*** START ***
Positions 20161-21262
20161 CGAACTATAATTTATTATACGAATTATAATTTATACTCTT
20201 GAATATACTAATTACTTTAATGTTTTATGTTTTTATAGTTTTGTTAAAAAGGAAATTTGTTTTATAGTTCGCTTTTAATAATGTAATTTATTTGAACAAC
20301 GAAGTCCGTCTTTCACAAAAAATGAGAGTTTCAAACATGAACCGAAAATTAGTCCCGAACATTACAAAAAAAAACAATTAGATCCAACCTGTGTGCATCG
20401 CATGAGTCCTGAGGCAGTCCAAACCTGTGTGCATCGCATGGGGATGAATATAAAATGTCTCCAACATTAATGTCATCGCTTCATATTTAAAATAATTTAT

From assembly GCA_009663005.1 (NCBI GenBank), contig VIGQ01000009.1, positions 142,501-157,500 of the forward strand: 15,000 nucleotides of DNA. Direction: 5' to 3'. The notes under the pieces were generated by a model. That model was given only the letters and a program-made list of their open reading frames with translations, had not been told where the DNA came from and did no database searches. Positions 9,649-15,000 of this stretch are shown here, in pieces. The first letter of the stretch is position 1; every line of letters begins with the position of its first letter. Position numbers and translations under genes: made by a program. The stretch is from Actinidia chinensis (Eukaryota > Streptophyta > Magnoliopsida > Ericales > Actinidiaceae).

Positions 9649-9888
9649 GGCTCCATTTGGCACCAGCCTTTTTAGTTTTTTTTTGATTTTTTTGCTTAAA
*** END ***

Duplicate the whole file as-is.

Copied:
Positions 20161-21262
20161 CGAACTATAATTTATTATACGAATTATAATTTATACTCTT
20201 GAATATACTAATTACTTTAATGTTTTATGTTTTTATAGTTTTGTTAAAAAGGAAATTTGTTTTATAGTTCGCTTTTAATAATGTAATTTATTTGAACAAC
20301 GAAGTCCGTCTTTCACAAAAAATGAGAGTTTCAAACATGAACCGAAAATTAGTCCCGAACATTACAAAAAAAAACAATTAGATCCAACCTGTGTGCATCG
20401 CATGAGTCCTGAGGCAGTCCAAACCTGTGTGCATCGCATGGGGATGAATATAAAATGTCTCCAACATTAATGTCATCGCTTCATATTTAAAATAATTTAT

From assembly GCA_009663005.1 (NCBI GenBank), contig VIGQ01000009.1, positions 142,501-157,500 of the forward strand: 15,000 nucleotides of DNA. Direction: 5' to 3'. The notes under the pieces were generated by a model. That model was given only the letters and a program-made list of their open reading frames with translations, had not been told where the DNA came from and did no database searches. Positions 9,649-15,000 of this stretch are shown here, in pieces. The first letter of the stretch is position 1; every line of letters begins with the position of its first letter. Position numbers and translations under genes: made by a program. The stretch is from Actinidia chinensis (Eukaryota > Streptophyta > Magnoliopsida > Ericales > Actinidiaceae).

Positions 9649-9888
9649 GGCTCCATTTGGCACCAGCCTTTTTAGTTTTTTTTTGATTTTTTTGCTTAAA